What Does a Nurse Do?

Many potential future nurses are worried about their ability to deal with certain aspects of patient care. Some may feel queasy around blood, while others may be freaked out by needles. What does a nurse do in these situations? Because these concerns shouldn’t hold you back from achieving your dream and committing to earning your accelerated BSN. Our nurse blogger shares what she does everyday to overcomes her queasiness of blood and how her strengths improve her patient care.

I wish I could say I am an expert nurse, but the truth is I am not. While I do know how to expertly handle many situations, there are always new situations I am unfamiliar with. No matter how well one did in school, it takes years of on-the-job training to become familiar with all the different health problems and situations one might come across. Even the most intelligent, experienced nurses encounter situations they have never seen before. The ever-changing world of nursing is what makes it so attractive to many as a career. It forces one to stay up to date and educate one’s self year after year.


What Does a Nurse Do When Faced with their Greatest Weakness

My greatest weakness in nursing dates back to before I ever entered nursing school. When I was a child I would get lightheaded and sweaty at the site of blood. Even just talking about someone having surgery made me nauseated. I remember my brother falling off his bike and needing stiches in the third grade. While at the doctor’s office I had to lie down and drink orange juice. My brother, on the other hand, did just fine. This uneasiness followed me into high school. My mom had to pick me up from the nurse’s office the first day we dissected fetal pigs. I was literally vomiting from it. How could someone like me ever be an ER nurse?

I think I fully started to want to conquer my issue with gore and guts the day I got sick from the fetal pigs. The course I was in was not required but recommended for people who intended to go into some type of bachelor program in health sciences after high school. I remember having my mom pick up masks and applying menthol scented lotion above my upper lip when returning the next day for the fetal pig dissection. I was ready and I was determined to make it through that class. In the end I was able to dissect that piggy without a mask or menthol lotion on my lip. I continued to use the same technique when it came to clinicals in nursing school. There were undoubtedly many smelly, gory tasks I encountered that initially made me queasy, dizzy and physically sick, but I forced myself to keep going back. Today there isn’t much that fazes me outside of someone who hasn’t showered in about three weeks.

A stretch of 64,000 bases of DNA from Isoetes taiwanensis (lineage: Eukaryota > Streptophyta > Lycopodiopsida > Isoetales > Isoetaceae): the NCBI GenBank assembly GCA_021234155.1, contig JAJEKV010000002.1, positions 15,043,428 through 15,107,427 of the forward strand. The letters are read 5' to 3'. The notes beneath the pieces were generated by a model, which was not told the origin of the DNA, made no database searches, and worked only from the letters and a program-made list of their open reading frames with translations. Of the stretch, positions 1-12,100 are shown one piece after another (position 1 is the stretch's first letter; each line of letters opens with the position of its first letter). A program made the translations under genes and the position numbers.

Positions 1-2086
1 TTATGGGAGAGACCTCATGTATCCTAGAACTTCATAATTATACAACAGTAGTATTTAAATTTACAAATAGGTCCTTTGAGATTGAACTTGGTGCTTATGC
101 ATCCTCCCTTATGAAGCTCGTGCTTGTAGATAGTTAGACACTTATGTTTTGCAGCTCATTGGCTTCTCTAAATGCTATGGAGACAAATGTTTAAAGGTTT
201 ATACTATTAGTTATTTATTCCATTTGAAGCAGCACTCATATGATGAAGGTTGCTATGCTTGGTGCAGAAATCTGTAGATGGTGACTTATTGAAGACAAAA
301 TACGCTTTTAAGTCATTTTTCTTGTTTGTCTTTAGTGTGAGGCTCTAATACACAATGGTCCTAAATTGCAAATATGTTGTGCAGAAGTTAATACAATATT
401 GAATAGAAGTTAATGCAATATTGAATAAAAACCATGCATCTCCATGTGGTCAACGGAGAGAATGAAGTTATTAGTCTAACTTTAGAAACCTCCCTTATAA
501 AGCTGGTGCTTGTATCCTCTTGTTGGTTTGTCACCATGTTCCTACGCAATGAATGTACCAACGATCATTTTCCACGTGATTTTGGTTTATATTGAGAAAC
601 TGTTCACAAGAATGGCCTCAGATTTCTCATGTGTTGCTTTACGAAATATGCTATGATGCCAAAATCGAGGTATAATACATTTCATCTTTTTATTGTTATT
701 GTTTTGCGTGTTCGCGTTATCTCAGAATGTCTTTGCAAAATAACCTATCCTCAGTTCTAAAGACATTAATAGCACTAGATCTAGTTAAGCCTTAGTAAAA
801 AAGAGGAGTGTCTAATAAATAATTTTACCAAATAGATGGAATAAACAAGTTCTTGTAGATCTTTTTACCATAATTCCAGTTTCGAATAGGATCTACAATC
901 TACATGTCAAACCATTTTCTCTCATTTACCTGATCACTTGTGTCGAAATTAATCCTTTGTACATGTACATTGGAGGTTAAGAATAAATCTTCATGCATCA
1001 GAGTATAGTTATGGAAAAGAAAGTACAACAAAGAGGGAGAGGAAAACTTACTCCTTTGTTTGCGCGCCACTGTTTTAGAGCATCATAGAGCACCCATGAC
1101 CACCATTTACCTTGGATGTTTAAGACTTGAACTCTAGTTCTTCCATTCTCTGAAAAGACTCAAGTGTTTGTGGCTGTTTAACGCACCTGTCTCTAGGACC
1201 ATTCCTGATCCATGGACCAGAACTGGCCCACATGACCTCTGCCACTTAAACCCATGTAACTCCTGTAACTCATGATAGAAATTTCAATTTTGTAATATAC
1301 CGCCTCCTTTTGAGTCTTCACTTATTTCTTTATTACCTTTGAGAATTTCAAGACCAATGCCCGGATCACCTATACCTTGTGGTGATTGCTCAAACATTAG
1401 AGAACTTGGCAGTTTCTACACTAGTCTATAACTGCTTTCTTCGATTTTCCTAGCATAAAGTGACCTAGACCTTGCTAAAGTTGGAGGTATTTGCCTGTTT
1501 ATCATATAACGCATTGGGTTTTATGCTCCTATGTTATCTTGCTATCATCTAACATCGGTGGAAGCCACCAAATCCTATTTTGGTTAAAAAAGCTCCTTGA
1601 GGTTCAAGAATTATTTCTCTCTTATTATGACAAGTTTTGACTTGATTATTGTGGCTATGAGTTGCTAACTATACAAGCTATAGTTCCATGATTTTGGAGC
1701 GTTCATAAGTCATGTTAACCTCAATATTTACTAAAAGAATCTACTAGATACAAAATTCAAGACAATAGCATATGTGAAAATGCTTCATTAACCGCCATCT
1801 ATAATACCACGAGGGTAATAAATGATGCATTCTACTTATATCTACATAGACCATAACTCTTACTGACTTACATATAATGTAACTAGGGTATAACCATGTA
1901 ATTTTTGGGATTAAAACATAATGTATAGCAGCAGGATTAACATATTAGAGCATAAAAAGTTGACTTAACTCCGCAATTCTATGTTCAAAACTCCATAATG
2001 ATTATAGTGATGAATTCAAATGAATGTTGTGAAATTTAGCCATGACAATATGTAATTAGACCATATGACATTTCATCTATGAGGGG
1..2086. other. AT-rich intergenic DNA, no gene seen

What Does a Nurse Do with their Greatest Strengths

I know I am not the smartest or most experienced ER nurse to date. I do, however, bring a special set of skills to the ER that makes me unique. Many of the nurses I work with have only ever been ER nurse. I, on the other hand, started my nursing career working on a medical, surgical oncology unit. Many people think of med surg and cringe. It is commonly referred to as boring and tedious. I believe it is a great starting ground for new nurses. I learned so much about various medical problems and medications while working on a medical surgical unit. I’m better at accessing ports and understand what the inpatient physicians want done for their patients before they leave the ED. I’m not afraid to call an internist or admitting doc and alert them to changes in patient status, whereas some ER nurses rely strictly on the ER physician to do this. I also know how to use the electronic medical record better than many of the ER nurses I work with because it was implemented on the inpatient units first. Even more, many ER nurses don’t administer certain home medications often. In the ER we are administering more pain medication and life saving, critical drugs. For this reason being a medical surgical nurse first allowed me to become familiar with a wider array of medications. I also think I understand what happens on the inpatient side more so than a nurse who has never worked inpatient. This helps me to better work with the inpatient nurse to transition the patient from the ER to the floor. Overall, I am so grateful for the foundation medical surgical nursing laid for me. It has greatly improved my skills as an ER nurse.

A Nurse’s Specialized Skills

The saying “a nurse is a nurse is a nurse” is a big myth. Nurses bring a wide array of skill sets that make each one unique. For example, a behavior health nurse could not show up to a medical surgical floor and perform efficiently just as a medical surgical nurse could not show up to labor and delivery and deliver babies. Each nurse bringing specific skills sets are what make nursing a team effort. Nurses can always learn something from their fellow colleagues. Sometimes even the most seasoned nurses learn things from the newest of nurses.

Want to learn more about becoming a nurse and starting nursing school? Get a behind-the-scenes look at nursing school and what nurses do everyday.
If you are feeling more confident about your future as a registered nurse, contact us today to speak to an advisor about earning your Bachelor of Science in Nursing.

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